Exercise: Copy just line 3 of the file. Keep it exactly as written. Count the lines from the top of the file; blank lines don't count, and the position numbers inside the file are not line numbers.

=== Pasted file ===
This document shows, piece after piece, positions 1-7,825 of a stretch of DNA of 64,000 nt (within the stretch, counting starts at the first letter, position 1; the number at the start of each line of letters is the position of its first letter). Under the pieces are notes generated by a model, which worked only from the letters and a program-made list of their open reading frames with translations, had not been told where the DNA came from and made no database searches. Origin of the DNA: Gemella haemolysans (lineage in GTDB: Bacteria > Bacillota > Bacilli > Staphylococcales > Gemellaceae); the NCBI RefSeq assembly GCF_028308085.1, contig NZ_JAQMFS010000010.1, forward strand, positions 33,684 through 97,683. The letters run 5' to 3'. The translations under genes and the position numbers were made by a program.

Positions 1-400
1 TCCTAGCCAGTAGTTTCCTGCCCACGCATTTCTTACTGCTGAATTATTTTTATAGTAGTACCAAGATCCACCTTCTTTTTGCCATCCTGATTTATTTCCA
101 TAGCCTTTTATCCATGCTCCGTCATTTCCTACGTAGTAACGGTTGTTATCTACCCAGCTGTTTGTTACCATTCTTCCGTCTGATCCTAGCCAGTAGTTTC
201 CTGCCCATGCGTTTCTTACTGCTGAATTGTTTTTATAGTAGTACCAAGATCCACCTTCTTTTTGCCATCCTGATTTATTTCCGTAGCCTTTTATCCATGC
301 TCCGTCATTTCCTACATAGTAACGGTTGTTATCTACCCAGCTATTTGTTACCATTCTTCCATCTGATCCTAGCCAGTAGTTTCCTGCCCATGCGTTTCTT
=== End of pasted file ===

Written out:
1 TCCTAGCCAGTAGTTTCCTGCCCACGCATTTCTTACTGCTGAATTATTTTTATAGTAGTACCAAGATCCACCTTCTTTTTGCCATCCTGATTTATTTCCA